Wednesday, August 30, 2006

Hello . . Again

As someone recently pointed out, it's been forever since I updated my blog. It's not for lack of material - trust me, current society provides plenty of material for rants . . . but more for a lack of time on my part to put words to my rants and find the time to post them.

Picture it - August 1, 2006. I decide to write a rough draft of a manuscript in 30 days. My goal: 50,000 words. I met the goal in 14 days - rough draft, beginning to end, and more than 50,000 words. I knew it was possible to do this in 30 days since I did it last November. I did not realize I could do it in 14 days. The words on this project have flowed from Day 1. The clarity of vision is unbelievable. I cannot remember a time when the words flowed so easily, or when a project consumed me so completely. I think about this project all the time. Hell, I dream about this project. I keep a pad of paper in the car with me and a journal next to me in bed. I jot down notes at stop signs and red lights, and in the parking lot before coming into the office. I wake up in the middle of the night, reach for the journal, and more notes. It is incredible.

August 15, 2006 - I begin the 'first' draft of the project. I start to revise the chapters, make sure things flow, omit needless sections, and make additions if needed. My original goal: a chapter per day. The problem: the story wasn't finished, or at least it was, but there was another story waiting to be told as well . . . a sequel, perhaps, but from different perspectives. Now those words consume me as well, the notes in the car, in the middle of night, a quick email to myself, and pieces of paper scattered everywhere. I revise a chapter in the first manuscript and then work on the new manuscript.

This project is different. This project is everything. This project is what I know, fact and fiction melded together. Where is the fact? Hidden in the fiction. Where is the fiction? Woven over the fact.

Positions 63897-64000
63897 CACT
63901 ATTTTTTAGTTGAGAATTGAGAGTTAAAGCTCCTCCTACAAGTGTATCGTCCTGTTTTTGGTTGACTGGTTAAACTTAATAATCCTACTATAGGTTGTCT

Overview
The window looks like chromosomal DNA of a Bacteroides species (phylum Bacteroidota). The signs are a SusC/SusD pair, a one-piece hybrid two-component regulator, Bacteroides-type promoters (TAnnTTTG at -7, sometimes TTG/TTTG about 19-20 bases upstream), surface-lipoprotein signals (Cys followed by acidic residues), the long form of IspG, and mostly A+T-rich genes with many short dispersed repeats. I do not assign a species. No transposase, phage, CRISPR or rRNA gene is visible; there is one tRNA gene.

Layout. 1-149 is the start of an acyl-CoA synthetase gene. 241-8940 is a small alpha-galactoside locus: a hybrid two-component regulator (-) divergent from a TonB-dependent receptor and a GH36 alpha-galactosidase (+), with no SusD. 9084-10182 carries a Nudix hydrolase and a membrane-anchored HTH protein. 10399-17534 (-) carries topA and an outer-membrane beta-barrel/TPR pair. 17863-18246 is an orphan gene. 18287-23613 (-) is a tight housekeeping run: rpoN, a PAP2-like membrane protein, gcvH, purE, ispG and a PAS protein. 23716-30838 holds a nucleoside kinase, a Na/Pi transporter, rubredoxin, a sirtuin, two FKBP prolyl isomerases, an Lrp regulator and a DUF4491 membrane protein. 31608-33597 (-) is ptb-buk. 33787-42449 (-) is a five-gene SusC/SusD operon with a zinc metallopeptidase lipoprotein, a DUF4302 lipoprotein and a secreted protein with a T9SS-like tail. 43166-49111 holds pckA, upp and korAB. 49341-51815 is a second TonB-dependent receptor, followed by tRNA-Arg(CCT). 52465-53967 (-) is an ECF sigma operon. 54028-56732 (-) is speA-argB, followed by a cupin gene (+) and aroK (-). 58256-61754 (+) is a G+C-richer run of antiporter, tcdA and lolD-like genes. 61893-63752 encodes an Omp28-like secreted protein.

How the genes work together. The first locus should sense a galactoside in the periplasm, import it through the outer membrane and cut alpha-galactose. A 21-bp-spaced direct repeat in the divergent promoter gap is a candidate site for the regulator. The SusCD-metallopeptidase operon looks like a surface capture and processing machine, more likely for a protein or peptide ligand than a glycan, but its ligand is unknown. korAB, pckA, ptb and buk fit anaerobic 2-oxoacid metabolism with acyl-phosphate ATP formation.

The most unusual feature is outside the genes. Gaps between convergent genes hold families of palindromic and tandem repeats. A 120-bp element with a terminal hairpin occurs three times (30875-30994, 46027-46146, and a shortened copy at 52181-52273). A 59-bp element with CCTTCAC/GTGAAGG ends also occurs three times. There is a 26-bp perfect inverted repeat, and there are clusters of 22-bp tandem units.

Some might say, and others might not, why start a new project before finishing the first? Because the second project is only an extension of the first project, but from a different perspective. Two ideas: the first 50,000 words was Part 1, and the second 50,000 (or more) would be Part 2. Then, it made more sense just to separate into two manuscripts. It makes sense. It does not diminish what I accomplished in two weeks time. Writing is a process. A rough draft is just the bones of the finished project. It changes. Characters are created. Characters are eliminated. What I first imagined for a character sometimes changes totally by the end of the rough draft, the first draft, the second draft, and how many ever drafts come into existence before the end. Part 1 (aka Book 1) told one story. Part 2 (aka Book 2) tells another story, filling in some gaps, but showing things from a different perspective.

All I know, is this project consumes me like no other. It is the breath I breathe day after day. It is the last thing I think about at night and the first thing I think about in the morning. The project gives me goosebumps.

So, my rants may suffer, I may not post for a long time to come, but it is not because I do not care, it is not because my subject matter has diminished - like that will ever happen, it is because right now there is nothing but the project that flows through my mind almost every second of every day. It is a good feeling.